In other sections Subjects Publications Contact AIHW
AACR ACFADD AHSAC AIHW Board AIHW Ethics Committee AODTS NMDS WG CKDMAC CMAG CSDWG CVDMAC HEAC HHIMG
IGIHM JJ RIG MHISSC NAGATSIHID NCIAG NCSIMG NDDWG NDIMG NHISSC NIAG NIRAPIMG NMDD
NMDS NMHPSC NOPSAD NPDDC NPHEP NPHIC PCDWG PDWG PHIDG PHIG REDWG Workforce committees YIAG
Education worksheets Infographics What's in the pipeline Subscribe to education notices Other educational links
Worksheets by subject All Latest Ageing Australia's health Australia's welfare Carers
Children & youth Disability Disease Drugs
Health Health prevention Indigenous Australians Injury
In other sections Subjects Data Publications Contact AIHW
Job vacancies How to apply for a position at the AIHW Conditions of employment Benefits of working for the AIHW Temporary employment register Occupational Training Program Contact the People Unit Graduates
AIHW Access magazine Media releases Subscribe to release notices Media FAQ Media contacts
You are here:
Cardiovascular disease is a major threat to the health of Australian women, according to a new report released today by the Australian Institute of Health and Welfare.
The report Women and heart disease: Cardiovascular profile of women in Australia was funded by the National Heart Foundation of Australia and shows that cardiovascular disease (CVD) is the leading cause of death among women and was responsible for over a quarter of years of life lost to premature death among women.
'In 2006, more than 24,100 women died of CVD-this was more than one-third of all women who died that year,' said Susana Senes of the Institute's Cardiovascular, Diabetes and Kidney Unit.
Cardiovascular disease, which includes coronary heart disease (CHD), stroke and heart failure, is a highly preventable and treatable group of diseases.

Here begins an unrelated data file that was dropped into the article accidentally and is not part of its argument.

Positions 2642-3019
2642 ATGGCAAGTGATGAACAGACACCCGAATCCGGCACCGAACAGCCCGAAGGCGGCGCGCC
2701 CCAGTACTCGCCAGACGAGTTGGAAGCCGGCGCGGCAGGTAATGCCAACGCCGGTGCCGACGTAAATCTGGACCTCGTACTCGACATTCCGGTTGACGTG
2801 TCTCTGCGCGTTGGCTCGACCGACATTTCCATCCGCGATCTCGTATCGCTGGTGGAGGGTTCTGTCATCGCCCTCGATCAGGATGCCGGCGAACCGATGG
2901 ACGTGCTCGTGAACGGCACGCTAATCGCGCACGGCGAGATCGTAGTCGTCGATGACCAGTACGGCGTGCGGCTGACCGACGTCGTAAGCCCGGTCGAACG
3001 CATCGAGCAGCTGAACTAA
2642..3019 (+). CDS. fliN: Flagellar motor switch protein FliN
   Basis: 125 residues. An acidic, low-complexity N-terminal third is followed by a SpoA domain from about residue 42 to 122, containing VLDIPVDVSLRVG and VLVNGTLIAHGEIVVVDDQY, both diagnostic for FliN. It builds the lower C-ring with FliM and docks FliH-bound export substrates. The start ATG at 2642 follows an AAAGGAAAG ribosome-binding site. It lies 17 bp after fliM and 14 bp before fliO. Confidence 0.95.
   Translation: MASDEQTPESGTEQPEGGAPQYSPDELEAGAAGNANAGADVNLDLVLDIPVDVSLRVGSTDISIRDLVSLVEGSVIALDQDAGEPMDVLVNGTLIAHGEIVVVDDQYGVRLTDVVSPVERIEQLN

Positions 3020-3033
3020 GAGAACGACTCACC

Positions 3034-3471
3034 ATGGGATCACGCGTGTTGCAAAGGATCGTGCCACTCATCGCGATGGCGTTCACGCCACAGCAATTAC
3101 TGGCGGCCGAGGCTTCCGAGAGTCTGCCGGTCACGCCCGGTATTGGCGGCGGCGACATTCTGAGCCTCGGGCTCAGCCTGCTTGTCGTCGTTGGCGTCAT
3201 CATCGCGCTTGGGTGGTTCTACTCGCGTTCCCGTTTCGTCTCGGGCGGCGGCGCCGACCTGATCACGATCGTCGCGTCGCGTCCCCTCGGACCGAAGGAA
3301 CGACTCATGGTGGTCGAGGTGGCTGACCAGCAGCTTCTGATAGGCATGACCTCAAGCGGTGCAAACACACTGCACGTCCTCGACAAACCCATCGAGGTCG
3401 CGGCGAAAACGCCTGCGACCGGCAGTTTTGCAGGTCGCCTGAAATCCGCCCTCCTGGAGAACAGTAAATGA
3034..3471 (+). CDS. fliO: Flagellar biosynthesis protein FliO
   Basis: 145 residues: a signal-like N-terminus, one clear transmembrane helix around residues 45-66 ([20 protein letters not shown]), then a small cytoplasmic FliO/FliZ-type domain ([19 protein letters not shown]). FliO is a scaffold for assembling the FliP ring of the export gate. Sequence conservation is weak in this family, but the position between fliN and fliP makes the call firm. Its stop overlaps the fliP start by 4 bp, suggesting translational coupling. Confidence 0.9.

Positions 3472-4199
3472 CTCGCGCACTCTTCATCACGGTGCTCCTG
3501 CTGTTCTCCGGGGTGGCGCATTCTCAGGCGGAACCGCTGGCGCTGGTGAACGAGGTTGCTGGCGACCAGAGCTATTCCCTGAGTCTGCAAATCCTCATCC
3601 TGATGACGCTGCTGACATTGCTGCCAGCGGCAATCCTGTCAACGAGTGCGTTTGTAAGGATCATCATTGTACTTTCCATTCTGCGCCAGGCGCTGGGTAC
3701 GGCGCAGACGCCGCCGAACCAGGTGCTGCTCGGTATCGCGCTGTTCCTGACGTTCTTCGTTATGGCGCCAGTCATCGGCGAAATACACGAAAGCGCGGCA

'In many ways, CVD is seen as a man's disease, however the overall risk of developing CVD is only slightly lower in women than in men,' Ms Senes said.
About 2 million Australian women have CVD. Of these, about 226,000 women have CHD, 168,000 have had a stroke and 176,000 have heart failure.
The impact of CVD on women and on the health system is clear. About $2,683 million was spent in 2004-05 treating CVD in women. In 2007-08, about 2 million women filled 36.5 million prescriptions for cardiovascular medicines through the Pharmaceutical Benefits Scheme and the Repatriation Pharmaceutical Benefits Scheme. This accounted for over half of all users and over half of all prescriptions for these medicines that year.
CVD is also responsible for a significant proportion of general practitioner workloads - GPs treated CVD problems at one in every five visits with women in 2007-08.
More than 90% of Australian women have at least one modifiable risk factor for CVD, and half of all women have two or three.
'What is concerning is that many of these risk factors are already common among young women. From as young as 35-44 years, it is more common for women to be overweight or obese than to have a healthy weight, and one in five women aged 20-29 years smoke daily,' Ms Senes said.
There is enormous potential to improve the risk profile of Australian women and thus reduce the number of women and families affected by CVD.
Tuesday 1 June 2010
Further information: Ms Susana Senes, AIHW, tel. (02) 6244 1171, mob. 0400 344 572
For media copies of the report: Publications Officer, AIHW, tel. (02) 6244 1032.